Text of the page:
In the laminated structure shown in FIG. 8, the films in contact with the cathode electrode 301 and the adhesion layer 306 are the silicon oxide films 302a and 305a, respectively, and in the laminated structure shown in FIG. 9, the films in contact with the cathode electrode 401 and the adhesion layer 406 are the silicon nitride films 402b and 405b, respectively.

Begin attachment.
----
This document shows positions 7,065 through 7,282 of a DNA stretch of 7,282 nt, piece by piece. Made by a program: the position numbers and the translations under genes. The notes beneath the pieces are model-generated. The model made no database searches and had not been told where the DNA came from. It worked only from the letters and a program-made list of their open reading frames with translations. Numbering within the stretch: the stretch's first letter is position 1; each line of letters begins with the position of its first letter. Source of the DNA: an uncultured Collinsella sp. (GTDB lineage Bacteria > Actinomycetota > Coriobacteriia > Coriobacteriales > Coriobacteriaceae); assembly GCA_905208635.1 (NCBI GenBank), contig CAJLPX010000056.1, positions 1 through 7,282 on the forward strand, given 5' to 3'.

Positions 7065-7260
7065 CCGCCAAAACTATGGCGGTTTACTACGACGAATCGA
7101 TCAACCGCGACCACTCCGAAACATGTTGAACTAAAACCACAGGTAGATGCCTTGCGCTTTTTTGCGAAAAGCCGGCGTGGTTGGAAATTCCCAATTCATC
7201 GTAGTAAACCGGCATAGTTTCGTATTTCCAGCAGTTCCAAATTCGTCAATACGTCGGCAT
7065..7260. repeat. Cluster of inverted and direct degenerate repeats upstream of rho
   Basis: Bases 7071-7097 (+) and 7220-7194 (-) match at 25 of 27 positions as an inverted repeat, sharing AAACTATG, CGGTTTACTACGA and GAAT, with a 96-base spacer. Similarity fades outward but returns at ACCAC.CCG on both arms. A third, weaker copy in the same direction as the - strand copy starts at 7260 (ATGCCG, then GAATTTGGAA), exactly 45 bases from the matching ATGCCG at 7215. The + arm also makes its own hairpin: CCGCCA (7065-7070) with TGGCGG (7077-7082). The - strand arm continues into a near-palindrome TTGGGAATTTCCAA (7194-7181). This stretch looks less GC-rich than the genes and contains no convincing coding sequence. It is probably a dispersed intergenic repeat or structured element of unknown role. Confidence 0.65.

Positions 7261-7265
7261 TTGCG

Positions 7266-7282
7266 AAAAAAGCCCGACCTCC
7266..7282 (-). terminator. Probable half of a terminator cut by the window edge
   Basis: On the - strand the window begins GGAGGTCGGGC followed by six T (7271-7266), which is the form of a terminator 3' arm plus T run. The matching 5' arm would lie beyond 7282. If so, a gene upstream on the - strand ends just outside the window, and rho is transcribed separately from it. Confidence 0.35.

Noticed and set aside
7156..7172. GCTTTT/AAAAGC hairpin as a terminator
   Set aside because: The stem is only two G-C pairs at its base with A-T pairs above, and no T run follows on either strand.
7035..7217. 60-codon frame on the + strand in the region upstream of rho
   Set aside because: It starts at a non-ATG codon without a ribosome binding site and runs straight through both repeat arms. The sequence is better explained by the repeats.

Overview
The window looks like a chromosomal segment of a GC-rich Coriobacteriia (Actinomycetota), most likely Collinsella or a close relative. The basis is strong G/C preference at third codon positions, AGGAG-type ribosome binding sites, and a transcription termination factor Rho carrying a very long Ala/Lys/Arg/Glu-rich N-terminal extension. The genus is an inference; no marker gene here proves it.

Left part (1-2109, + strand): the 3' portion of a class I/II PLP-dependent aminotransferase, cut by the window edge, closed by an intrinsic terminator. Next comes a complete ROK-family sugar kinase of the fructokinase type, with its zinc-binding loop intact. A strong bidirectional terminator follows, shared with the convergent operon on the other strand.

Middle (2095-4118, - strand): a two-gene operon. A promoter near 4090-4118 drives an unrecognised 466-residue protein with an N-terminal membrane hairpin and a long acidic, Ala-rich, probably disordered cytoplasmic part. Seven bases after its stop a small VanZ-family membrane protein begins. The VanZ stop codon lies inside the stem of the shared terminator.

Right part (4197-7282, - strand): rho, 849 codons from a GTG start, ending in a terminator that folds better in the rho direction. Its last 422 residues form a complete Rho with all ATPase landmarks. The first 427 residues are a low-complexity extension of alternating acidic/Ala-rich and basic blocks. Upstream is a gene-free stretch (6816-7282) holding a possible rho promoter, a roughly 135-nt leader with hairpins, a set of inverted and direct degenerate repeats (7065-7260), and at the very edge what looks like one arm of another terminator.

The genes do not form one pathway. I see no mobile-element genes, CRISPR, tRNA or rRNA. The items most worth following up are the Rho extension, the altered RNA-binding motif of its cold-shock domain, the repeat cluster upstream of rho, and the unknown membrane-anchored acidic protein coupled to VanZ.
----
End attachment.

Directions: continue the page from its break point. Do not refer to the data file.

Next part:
As is evident from FIGS. 10 and 11, it is found that even if insertion positions of the silicon oxide film and the silicon nitride film are changed, a reflectance of light having the wavelength of 500 nm to 700 nm exceeds 50%. Since the transmittance of light is lowered as the reflectance becomes larger, when the encapsulating film including the silicon oxide film and the silicon nitride film as shown in FIGS. 8 and 9 is formed on the organic EL, the reflectance inside the encapsulating film exceeds 50%, and the brightness of the display device provided with the organic EL is lowered. This reflectance fluctuates a little due to the difference in the film thickness of each laminated film shown in FIGS. 8 and 9 and due to the difference in the refractive indexes of the cathode electrodes 301 and 401 or the adhesion layers 306 and 406, but no large differences are observed. In other words, it is found that the influence of multiple reflection occurring at each interface is particularly great in the laminated structure of the silicon oxide film and the silicon nitride film and the brightness of the display is significantly reduced by the multiple reflection inside the encapsulating film.